Improving User Experience For Enterprise Software

By CIOReview | Tuesday, February 4, 2014
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Fremont: Enterprise software in the simplest terms can be defined as purpose-defined computer software, used to satisfy the needs of an organization. They often come in a suite of customizable programs intended to solve enterprise wide problem rather than departmental problems.

But a product that was designed to enhance the productivity hardly seems to be giving results. Why this, asks Lori Landesmen, Director of user experience at Attivio, who gives her take on the matter in the web magazine CWSwire. 

The major fact one tends to overlook is that the product users are neither buyers nor implementers. Therefore, inclusion of users in discussions and various other steps will raise the level of user experience of enterprise softwares. This will give a lot more insight into the software’s pros and cons. The general tendency of buyers to put the cost and technical details in front of user experience will also decline with this participatory approach by the company.

Usually, the implementing proactive chat system in a  team does not include users in the process. But they must be made part of the team because they too should validate the appropriate design. The inclusion of key users in the process is primal if the implementation is carried out by external teams.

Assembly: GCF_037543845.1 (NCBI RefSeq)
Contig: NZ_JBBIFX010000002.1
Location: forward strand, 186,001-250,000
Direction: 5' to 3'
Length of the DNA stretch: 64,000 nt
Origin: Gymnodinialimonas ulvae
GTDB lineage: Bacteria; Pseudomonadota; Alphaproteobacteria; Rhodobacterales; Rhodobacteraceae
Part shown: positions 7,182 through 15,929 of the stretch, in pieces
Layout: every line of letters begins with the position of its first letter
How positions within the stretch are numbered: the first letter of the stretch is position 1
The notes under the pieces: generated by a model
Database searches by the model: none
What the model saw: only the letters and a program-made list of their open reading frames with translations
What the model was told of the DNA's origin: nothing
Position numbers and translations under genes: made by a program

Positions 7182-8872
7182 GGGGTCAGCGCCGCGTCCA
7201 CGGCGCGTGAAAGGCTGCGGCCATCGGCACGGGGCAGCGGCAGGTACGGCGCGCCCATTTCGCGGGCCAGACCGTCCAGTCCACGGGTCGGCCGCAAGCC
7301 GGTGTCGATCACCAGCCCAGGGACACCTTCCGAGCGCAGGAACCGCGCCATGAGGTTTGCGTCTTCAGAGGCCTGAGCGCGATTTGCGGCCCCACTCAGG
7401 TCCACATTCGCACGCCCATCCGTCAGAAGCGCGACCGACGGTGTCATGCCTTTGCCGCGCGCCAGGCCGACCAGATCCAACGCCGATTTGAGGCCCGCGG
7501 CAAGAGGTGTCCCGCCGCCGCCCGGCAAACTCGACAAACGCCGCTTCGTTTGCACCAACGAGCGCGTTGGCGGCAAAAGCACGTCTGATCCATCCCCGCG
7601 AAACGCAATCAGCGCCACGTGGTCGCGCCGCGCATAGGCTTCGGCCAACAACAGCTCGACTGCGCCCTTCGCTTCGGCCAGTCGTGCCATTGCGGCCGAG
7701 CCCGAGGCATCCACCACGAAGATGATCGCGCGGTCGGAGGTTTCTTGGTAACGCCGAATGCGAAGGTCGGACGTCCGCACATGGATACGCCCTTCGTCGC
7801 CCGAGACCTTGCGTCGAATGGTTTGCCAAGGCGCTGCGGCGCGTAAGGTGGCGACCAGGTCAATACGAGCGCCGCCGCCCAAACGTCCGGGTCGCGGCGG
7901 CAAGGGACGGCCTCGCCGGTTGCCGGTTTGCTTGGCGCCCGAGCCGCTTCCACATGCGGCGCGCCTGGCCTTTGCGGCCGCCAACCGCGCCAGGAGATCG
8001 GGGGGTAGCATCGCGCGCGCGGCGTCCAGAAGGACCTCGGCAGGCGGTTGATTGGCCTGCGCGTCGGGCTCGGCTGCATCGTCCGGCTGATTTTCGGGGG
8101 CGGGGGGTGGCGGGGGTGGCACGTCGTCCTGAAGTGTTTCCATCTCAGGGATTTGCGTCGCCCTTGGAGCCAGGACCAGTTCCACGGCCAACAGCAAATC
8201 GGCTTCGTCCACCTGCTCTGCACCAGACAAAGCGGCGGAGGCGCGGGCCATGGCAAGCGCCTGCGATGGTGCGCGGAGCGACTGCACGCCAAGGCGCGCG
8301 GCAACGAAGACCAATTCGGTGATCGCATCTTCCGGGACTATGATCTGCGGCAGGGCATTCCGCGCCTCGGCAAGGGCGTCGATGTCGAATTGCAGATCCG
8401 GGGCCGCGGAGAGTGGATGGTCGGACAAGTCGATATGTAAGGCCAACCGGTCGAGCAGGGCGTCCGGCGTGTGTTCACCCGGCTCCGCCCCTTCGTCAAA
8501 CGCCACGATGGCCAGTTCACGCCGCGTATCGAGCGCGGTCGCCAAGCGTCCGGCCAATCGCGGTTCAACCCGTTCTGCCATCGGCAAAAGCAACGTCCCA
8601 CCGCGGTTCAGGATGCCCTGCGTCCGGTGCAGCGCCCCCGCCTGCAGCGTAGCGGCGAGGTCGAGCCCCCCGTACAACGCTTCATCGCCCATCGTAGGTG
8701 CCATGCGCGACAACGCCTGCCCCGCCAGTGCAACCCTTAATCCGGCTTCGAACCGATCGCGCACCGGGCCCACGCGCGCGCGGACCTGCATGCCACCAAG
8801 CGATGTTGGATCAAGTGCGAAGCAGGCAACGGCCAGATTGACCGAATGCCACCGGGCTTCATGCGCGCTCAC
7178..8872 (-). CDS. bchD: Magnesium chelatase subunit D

The general complaint is that compared to other apps one uses to connect to family and friends, the enterprise software looks obsolete and does not meet the expectations. Thus, a research in the apps and devices used by the user while working and other wise will give a picture of what they need and prefer about apps as well as devices.

When a change of software takes place, the employees generally receive training. But work is done through steady interaction among people, processes and technology. Any change will reflect in the outcome, so a training of more than a few days is required for users to get accustomed to it. Instead, a user’s input should be encouraged as it will ultimately guide the buyer to understand the needs of the company and make a suitable decision for all.

A look into the experience of Avon products will give a better picture of the relation between user experience and enterprise software. The company had to terminate software after investing 4 years and millions in it after its users found it too burdensome to handle. It cost the company its employees, money and time. This remains an example for everyone to learn and understand that user experience is not to be underestimated.